The Jungle Brothers Digital Biography
Although they predated the jazz-rap innovations of De La Soul, A Tribe Called Quest, and Digable Planets, the Jungle Brothers were never able to score with either rap fans or mainstream audiences, perhaps due to their embrace of a range of styles -- including house music, Afrocentric philosophy, a James Brown fixation, and of course, the use of jazz samples -- each of which has been the sole basis for the start-up of a rap act. Signed to a major label for 1989's Done by the Forces of Nature, the JB's failed to connect on that album -- hailed by some as an ignored classic -- or the follow-up, J Beez Wit the Remedy.
Straight Out the Jungle, Mike Gee (born Michael Small; Harlem, NY), DJ Sammy B (born Sammy Burwell; Harlem, NY), and Baby Bam (born Nathaniel Hall; Brooklyn, NY) came together as the Jungle Brothers in the mid-'80s and began their recording career at the dance label Idler. The result of the sessions, Straight Out the Jungle, was released in early 1988. The album's Afrocentric slant gained the Jungle Brothers entry into the Native Tongue Posse, a loose collective formed by hip-hop legend Afrikaa Bambaataa, including Queen Latifah (and, later, De La Soul and A Tribe Called Quest). The album's most far-out cut was "I'll House You," a collaboration with house producer Todd Terry and an early experiment in what later became known as hip-house. The single "I'll House You," added to the album in 1989, is known for being the first hip-house record recorded outside of the Chicago scene, which was a club hit that drastically changed the way the hip-hop and dance-music industries worked. Their first album, Straight Out the Jungle, was released on an independent record label (Warlock). In spite of the commercial failure of Straight Out the Jungle, Warner Bros. Records soon signed the group and released Done By the Forces of Nature in November 1989. The album was a critical smash at the time, though it has since been largely ignored by hip-hop critics in favor of the similarly acclaimed alternative hip-hop album 3 Feet High and Rising by De La Soul, released the same year.
Also in 1990, the Jungle Brothers contributed the song "I Get a Kick" to the Cole Porter tribute album "Red Hot + Blue" produced by the Red Hot Organization. 3 Feet High and Rising Though Straight Out the Jungle had not sold in large quantities, Warner Bros. signed the trio in 1989 and released a second album, Done by the Forces of Nature, that same year. Though it was issued around the time of De La Soul's groundbreaking 3 Feet High and Rising LP and gained just as many positive reviews, the album was overlooked by most listeners. the Jungle Brothers' chances of mainstream acceptance weren't helped at all by a four-year absence after the release of Done by the Forces of Nature, inspired mostly by Warner Bros.' marketing strategies. Finally, in the summer of 1993, J Beez Wit the Remedy appeared, complete with a sizeable push from Warner Bros.; unfortunately, the large amount of promotion failed to carry the album. Obviously not learning from their earlier mistakes, Warner Bros. also delayed the release of the group's fourth album, Raw Deluxe, until mid-1997.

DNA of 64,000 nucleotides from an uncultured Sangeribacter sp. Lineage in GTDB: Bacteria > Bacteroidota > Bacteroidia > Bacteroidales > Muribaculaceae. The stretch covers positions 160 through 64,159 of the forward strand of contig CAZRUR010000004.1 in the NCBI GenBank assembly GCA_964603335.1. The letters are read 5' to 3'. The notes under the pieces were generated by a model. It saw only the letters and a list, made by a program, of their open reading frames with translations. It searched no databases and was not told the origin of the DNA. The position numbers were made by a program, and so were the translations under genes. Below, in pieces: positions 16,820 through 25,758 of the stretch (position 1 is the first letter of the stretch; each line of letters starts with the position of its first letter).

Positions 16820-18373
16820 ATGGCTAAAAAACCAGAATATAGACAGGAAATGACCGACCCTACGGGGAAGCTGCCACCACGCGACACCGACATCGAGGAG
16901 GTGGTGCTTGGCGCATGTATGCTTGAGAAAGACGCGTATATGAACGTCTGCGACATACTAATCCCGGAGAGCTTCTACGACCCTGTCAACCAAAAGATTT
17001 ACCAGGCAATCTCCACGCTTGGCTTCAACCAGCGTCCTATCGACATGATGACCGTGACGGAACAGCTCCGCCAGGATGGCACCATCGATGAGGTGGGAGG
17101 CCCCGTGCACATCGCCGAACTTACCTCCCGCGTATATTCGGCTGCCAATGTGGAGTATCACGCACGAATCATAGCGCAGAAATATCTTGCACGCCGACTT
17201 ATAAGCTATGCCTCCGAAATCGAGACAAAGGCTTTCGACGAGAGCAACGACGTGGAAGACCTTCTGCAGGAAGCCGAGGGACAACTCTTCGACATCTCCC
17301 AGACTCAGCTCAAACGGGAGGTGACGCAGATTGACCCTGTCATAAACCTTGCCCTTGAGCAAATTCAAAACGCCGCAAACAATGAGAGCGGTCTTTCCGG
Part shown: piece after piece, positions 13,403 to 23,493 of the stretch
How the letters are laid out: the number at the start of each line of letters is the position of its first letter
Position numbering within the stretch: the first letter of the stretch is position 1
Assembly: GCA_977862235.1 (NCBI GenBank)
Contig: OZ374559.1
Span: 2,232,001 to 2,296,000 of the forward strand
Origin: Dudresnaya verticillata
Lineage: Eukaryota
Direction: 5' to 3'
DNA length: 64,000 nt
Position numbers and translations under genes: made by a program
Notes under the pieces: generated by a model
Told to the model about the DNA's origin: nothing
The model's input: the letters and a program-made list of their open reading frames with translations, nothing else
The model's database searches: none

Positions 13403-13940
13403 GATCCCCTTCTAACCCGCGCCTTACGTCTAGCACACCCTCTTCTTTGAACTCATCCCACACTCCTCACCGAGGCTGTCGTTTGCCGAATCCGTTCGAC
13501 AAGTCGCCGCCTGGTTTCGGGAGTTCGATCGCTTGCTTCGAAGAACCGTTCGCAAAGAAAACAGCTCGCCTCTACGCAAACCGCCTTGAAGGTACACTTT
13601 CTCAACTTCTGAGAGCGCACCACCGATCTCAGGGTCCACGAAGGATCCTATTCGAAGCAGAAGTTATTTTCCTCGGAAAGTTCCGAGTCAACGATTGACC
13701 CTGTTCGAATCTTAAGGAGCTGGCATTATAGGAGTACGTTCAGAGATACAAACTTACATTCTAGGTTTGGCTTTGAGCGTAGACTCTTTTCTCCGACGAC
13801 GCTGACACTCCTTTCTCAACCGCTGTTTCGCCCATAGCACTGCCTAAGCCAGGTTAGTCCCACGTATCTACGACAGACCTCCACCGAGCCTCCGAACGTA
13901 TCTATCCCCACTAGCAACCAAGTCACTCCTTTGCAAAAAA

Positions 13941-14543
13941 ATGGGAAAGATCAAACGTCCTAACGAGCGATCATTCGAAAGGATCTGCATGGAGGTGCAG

V.I.P. followed in early 2000, and All That We Do was released in 2002. Their fifth album, V.I.P. was produced by Alex Gifford of Propellerheads and, during production, they found time to add their vocal stylings to the Propellerheads tracks "Take California (And Party)" and "You Want It Back". Their latest album to contain any new releases is 2002's All That We Do. In 2001, their song "What's the Five 0" was featured in the music video game FreQuency.
In 2004, the Jungle Brothers joined with British producer Mr On to produce "Breathe (Don't Stop)", a version of "Breathe and Stop" by Q-Tip of A Tribe Called Quest, combined with a sample of Michael Jackson's "Don't Stop 'Til You Get Enough" (the idea was taken from a bootleg remix combining vocals from "Breathe and Stop" and music from "Don't Stop 'Til You Get Enough").
In 2005, the Jungle Brothers released a greatest hits and classic remixes and rarities double album, This Is..., which included remixes by The Wiseguys, Urban Takeover, Natural Born Chillers and Stereo MCs.
Their status as a group is in question, as Mike G and Sammy B are touring (Sammy B also toured as fellow Native Tongues member Black Sheep Dres' DJ), and Afrika Baby Bam now goes by B.A.M. and has a new movement called Pagan Society. In an interview with AllHipHop.com, B.A.M. expressed his discontent with today's rap music industry. B.A.M. also stated his disappointment in Pos (De La Soul) and Q-Tip (A Tribe Called Quest) in a Vibe magazine article, saying that they are the reason that a full-fledged Native Tongue reunion has not transpired.
In 2008, their single "What U Waitin 4" was ranked number 88 on VH1's 100 Greatest Songs of Hip Hop.
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